Tip #3: During the first hour of cooking (and before adding the onions and salt), use a large spoon and try your best to remove the white, bubbly foam that rises to the top. After about an hour or so of cooking and doing this, you can then add the onions and salt. I used to add all the ingredients in at the beginning (before doing this step) and it was hard to avoid scooping out some of the onions and seasoned gravy.
Tip #4: Not counting the soaking time, it will take approximately 6 – 12 hours for them to cook to the consistency in the photos. I set my timer on high (6 hours) once, checked them, then set it a 2nd time on high (6 hours) for a total of 12 hours cooking time. You may need to adjust the cooking time and setting depending on the type of slow cooker you are using. After the initial 6 hours, just keep checking them until they are cooked the way you like. Check the taste and adjust your seasonings as necessary.
Tip #5: This recipe is for a double-batch, so you can freeze some for a later meal. If you don’t need a double-batch, just divide all the ingredients in half. Also, I used a large-sized slow cooker so if you will be using a smaller crock-pot or slow cooker, you may have to make a single batch so it will all fit. Even with the large crock-pot, mine was filled almost to the top, but everything cooked well and I was able to stir it periodically without any trouble.
Tip #6: I know that the whole idea of a cooking in a slow cooker is to put everything in there and forget about until it’s ready and it seems like there is a lot of stirring and checking on it as it cooks. I happened to be able to check on mine throughout the day and stir it periodically. I’m sure if you set the timer on high/6 hours, leave them unattended while at work, etc and came back without all the stirring and checking, they would be fine. Just adjust the seasonings prior to serving.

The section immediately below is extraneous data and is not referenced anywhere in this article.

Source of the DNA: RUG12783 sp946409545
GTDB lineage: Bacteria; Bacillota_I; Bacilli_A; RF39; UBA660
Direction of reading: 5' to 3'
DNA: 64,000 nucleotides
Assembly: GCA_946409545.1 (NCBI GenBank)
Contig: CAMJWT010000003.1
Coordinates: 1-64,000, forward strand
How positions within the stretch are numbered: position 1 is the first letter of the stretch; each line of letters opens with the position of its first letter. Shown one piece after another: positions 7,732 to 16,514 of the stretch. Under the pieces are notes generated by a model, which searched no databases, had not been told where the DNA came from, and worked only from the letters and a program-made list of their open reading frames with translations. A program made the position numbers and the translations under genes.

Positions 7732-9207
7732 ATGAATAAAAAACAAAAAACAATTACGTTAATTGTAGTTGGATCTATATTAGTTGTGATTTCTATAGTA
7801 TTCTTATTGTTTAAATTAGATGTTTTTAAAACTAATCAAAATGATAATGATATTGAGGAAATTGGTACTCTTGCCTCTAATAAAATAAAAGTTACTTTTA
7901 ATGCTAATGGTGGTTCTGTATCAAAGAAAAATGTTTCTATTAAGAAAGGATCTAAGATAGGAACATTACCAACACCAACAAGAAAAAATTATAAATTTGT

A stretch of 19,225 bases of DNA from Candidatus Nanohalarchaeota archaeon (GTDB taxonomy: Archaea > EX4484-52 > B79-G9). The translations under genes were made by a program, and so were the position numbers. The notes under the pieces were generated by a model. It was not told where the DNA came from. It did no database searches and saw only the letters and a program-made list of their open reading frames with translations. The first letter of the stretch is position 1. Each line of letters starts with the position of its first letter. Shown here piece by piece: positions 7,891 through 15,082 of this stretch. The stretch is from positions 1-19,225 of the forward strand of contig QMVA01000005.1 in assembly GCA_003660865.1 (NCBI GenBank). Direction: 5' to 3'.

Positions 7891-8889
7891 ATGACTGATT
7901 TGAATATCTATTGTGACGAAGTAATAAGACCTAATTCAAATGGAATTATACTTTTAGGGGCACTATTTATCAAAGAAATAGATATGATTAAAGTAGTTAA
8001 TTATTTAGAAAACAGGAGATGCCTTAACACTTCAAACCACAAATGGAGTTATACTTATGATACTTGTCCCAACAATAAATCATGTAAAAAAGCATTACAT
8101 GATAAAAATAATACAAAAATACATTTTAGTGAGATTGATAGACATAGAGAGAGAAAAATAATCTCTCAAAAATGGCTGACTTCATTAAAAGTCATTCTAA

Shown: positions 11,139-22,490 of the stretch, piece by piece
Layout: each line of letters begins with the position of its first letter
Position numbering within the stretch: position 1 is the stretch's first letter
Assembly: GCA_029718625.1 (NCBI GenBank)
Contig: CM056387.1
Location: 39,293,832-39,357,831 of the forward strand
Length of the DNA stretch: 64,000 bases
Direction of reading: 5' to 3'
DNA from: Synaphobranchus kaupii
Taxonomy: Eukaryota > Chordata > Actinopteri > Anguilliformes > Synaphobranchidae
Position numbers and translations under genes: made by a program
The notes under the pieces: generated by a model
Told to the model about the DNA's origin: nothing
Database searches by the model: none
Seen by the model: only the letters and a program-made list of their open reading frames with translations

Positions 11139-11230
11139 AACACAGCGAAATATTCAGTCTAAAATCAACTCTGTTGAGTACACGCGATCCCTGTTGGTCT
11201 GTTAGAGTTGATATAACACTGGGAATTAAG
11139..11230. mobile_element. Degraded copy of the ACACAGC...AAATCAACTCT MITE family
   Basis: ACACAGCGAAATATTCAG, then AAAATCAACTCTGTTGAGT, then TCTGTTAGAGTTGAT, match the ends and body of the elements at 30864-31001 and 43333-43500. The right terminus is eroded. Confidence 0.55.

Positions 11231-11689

Tip #7: If you want to make these, but don’t have a slow cooker or the time to wait, here’s the instructions for making them on the stove-top:
Option 1: If you have soaked the beans: put them in a large pot with 1 1/2 – 2 inches of water covering the beans. Cook on medium heat (slow boil) for approximately 1 hour checking on them periodically, stirring and adding more water if needed. They will be ready when the beans are soft.
Option 2: If you didn’t soak the beans: put them in a large pot with 2 – 3 inches of water covering the beans. Cook on medium heat (slow boil) for approximately 2 hours checking on them periodically, stirring and adding more water if needed. They will be ready when the beans are soft.
Since you already soaked your beans, you won’t need as much water or to cook them as long so you can just go with the directions for option 1.
For both options though, you will need to season them to your preference (my recipe is just a basic recipe, you will need to add extra spices, onions, bay leaves, garlic, carrots, jalapenos, pepper, etc.) Also, add a little more water as you check on them, if needed. I like mine a little mushy but if you like yours with a little gravy, just add a little more water to them as they cook.